first_imgFranchising Code reforms help level playing field for franchisees The Australian Small Business and Family Enterprise Ombudsman Bruce Billson says the significant reforms to the Franchising Code of Conduct announced by the Australian Government today will help level the playing field across the franchising sector.Mr Billson says the reforms to the Code, which come into effect from 1 July 2021, will go a long way to addressing the power imbalances that often exist between franchisees and franchisors, particularly when disputes arise.“These reforms are an important step towards getting the balance right for our small and family businesses in the franchising sector,” Mr Billson says.“In particular, providing greater powers to my office to appoint an independent arbitrator when both parties agree, will help resolve disputes in a cost-effective and timely manner, while crucially protecting business relationships. This supports a no-surprises, collaborative and mutually respectful commercial relationship between franchisees and franchisors.“Allowing my office to facilitate group mediation when several franchisees are in a similar dispute with the same franchisor, is another critical reform that will help restore confidence in this sector.“The changes to the Code mean prospective and current franchisees will be better armed with vital information needed to run their business.“This includes more transparency around the marketing fund, with an annual financial statement which sets out meaningful information regarding expenditure. Greater visibility around rebates and leasing arrangements will be achieved by these reforms.“The new mandatory Franchise Disclosure Registry, which is scheduled for release in early 2022, is key to providing prospective franchisees with vital information needed prior to entering a binding franchise agreement.“Over the past six months my office has fielded over 240 calls from franchisees seeking information regarding disputes under the Franchising Code of Conduct.“This demonstrates just how critically important it is for prospective franchisees to know exactly what they are getting into before signing on the dotted line.“Ultimately these much-needed reforms to the Franchising Code of Conduct will play an important role in making Australia the best place to start, grow and transform a business.”Anyone involved in a franchise dispute under the Code is encouraged to contact ASBFEO for assistance on 1300 650 460 or email [email protected] /Public Release. This material comes from the originating organization and may be of a point-in-time nature, edited for clarity, style and length. View in full here. Why?Well, unlike many news organisations, we have no sponsors, no corporate or ideological interests. We don’t put up a paywall – we believe in free access to information of public interest. Media ownership in Australia is one of the most concentrated in the world (Learn more). Since the trend of consolidation is and has historically been upward, fewer and fewer individuals or organizations control increasing shares of the mass media in our country. According to independent assessment, about 98% of the media sector is held by three conglomerates. This tendency is not only totally unacceptable, but also to a degree frightening). Learn more hereWe endeavour to provide the community with real-time access to true unfiltered news firsthand from primary sources. It is a bumpy road with all sorties of difficulties. We can only achieve this goal together. Our website is open to any citizen journalists and organizations who want to contribute, publish high-quality insights or send media releases to improve public access to impartial information. You and we have the right to know, learn, read, hear what and how we deem appropriate.Your support is greatly appreciated. All donations are kept completely private and confidential.Thank you in advance!Tags:agreement, Australia, Australian, Australian Government, Bruce, business, code of conduct, Disclosure, dispute, Effect, email, Family, Government, Ombudsman, reform, Small Businesslast_img read more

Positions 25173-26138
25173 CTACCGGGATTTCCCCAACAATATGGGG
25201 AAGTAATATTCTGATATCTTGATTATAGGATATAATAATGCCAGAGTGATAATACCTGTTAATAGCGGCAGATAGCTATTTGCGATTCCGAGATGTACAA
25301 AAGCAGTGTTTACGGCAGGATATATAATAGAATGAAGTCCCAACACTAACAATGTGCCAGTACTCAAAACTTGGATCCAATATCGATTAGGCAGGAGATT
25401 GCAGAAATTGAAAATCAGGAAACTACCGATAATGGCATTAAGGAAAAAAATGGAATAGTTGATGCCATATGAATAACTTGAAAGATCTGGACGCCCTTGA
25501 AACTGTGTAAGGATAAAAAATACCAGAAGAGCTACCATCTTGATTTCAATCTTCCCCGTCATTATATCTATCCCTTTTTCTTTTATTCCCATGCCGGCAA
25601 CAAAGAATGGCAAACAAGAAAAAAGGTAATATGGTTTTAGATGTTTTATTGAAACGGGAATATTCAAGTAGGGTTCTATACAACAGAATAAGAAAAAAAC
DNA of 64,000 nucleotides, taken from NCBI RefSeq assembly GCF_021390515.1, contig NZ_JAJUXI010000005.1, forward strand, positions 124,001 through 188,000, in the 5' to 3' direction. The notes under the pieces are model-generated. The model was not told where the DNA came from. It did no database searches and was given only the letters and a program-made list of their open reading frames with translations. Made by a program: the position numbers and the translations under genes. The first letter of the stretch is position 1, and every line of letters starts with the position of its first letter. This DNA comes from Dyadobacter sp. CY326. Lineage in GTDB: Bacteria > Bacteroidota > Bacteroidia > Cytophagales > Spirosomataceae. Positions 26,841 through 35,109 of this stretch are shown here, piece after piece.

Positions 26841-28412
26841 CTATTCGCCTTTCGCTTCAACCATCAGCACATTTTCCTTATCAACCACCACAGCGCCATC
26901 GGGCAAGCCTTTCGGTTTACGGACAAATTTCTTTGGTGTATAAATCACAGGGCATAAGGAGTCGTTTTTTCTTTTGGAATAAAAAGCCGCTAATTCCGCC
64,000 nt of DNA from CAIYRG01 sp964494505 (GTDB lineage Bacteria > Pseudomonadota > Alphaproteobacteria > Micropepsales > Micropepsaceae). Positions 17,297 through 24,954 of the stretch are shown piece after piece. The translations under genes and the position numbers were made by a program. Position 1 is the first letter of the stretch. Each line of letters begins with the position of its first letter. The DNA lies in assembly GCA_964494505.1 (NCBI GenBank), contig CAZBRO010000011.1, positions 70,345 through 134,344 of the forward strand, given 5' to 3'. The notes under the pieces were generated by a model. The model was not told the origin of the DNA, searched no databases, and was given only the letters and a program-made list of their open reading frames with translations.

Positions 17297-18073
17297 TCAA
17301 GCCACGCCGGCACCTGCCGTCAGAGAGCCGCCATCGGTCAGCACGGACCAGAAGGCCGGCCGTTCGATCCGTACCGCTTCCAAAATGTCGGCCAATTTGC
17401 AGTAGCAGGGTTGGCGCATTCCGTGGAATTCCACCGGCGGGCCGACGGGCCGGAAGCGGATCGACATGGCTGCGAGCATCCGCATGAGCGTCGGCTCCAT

Dance outreach steps it up in Paonia